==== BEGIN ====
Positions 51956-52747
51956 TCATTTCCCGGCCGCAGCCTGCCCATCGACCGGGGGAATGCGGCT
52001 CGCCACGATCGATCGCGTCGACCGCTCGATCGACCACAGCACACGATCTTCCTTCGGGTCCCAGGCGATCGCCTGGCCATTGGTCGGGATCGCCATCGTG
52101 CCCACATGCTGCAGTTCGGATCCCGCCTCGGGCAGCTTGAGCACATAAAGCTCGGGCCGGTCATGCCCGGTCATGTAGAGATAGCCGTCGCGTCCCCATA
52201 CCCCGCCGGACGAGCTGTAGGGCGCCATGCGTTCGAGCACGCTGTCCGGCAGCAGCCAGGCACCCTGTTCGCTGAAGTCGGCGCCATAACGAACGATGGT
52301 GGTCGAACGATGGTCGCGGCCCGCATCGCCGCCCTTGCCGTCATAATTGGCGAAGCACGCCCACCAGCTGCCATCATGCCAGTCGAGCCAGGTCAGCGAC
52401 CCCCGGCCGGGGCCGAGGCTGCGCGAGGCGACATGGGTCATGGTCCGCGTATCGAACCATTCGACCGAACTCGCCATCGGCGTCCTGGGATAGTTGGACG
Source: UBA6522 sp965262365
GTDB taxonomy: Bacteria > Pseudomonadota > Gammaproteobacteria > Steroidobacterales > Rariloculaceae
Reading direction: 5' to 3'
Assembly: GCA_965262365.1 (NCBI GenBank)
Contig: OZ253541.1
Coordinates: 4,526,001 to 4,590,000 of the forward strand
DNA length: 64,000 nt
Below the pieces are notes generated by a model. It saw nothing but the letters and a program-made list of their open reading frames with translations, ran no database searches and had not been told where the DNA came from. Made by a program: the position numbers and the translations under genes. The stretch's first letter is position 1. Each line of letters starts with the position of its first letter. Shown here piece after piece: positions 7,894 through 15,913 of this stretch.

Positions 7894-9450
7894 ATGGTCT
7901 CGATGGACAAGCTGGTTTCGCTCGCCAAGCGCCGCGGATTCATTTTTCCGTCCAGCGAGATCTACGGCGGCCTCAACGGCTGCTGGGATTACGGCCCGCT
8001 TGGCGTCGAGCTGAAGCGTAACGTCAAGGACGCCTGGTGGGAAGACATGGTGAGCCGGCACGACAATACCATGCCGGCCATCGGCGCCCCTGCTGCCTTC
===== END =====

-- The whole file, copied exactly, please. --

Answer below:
Positions 51956-52747
51956 TCATTTCCCGGCCGCAGCCTGCCCATCGACCGGGGGAATGCGGCT
52001 CGCCACGATCGATCGCGTCGACCGCTCGATCGACCACAGCACACGATCTTCCTTCGGGTCCCAGGCGATCGCCTGGCCATTGGTCGGGATCGCCATCGTG
52101 CCCACATGCTGCAGTTCGGATCCCGCCTCGGGCAGCTTGAGCACATAAAGCTCGGGCCGGTCATGCCCGGTCATGTAGAGATAGCCGTCGCGTCCCCATA
52201 CCCCGCCGGACGAGCTGTAGGGCGCCATGCGTTCGAGCACGCTGTCCGGCAGCAGCCAGGCACCCTGTTCGCTGAAGTCGGCGCCATAACGAACGATGGT
52301 GGTCGAACGATGGTCGCGGCCCGCATCGCCGCCCTTGCCGTCATAATTGGCGAAGCACGCCCACCAGCTGCCATCATGCCAGTCGAGCCAGGTCAGCGAC
52401 CCCCGGCCGGGGCCGAGGCTGCGCGAGGCGACATGGGTCATGGTCCGCGTATCGAACCATTCGACCGAACTCGCCATCGGCGTCCTGGGATAGTTGGACG
Source: UBA6522 sp965262365
GTDB taxonomy: Bacteria > Pseudomonadota > Gammaproteobacteria > Steroidobacterales > Rariloculaceae
Reading direction: 5' to 3'
Assembly: GCA_965262365.1 (NCBI GenBank)
Contig: OZ253541.1
Coordinates: 4,526,001 to 4,590,000 of the forward strand
DNA length: 64,000 nt
Below the pieces are notes generated by a model. It saw nothing but the letters and a program-made list of their open reading frames with translations, ran no database searches and had not been told where the DNA came from. Made by a program: the position numbers and the translations under genes. The stretch's first letter is position 1. Each line of letters starts with the position of its first letter. Shown here piece after piece: positions 7,894 through 15,913 of this stretch.

Positions 7894-9450
7894 ATGGTCT
7901 CGATGGACAAGCTGGTTTCGCTCGCCAAGCGCCGCGGATTCATTTTTCCGTCCAGCGAGATCTACGGCGGCCTCAACGGCTGCTGGGATTACGGCCCGCT
8001 TGGCGTCGAGCTGAAGCGTAACGTCAAGGACGCCTGGTGGGAAGACATGGTGAGCCGGCACGACAATACCATGCCGGCCATCGGCGCCCCTGCTGCCTTC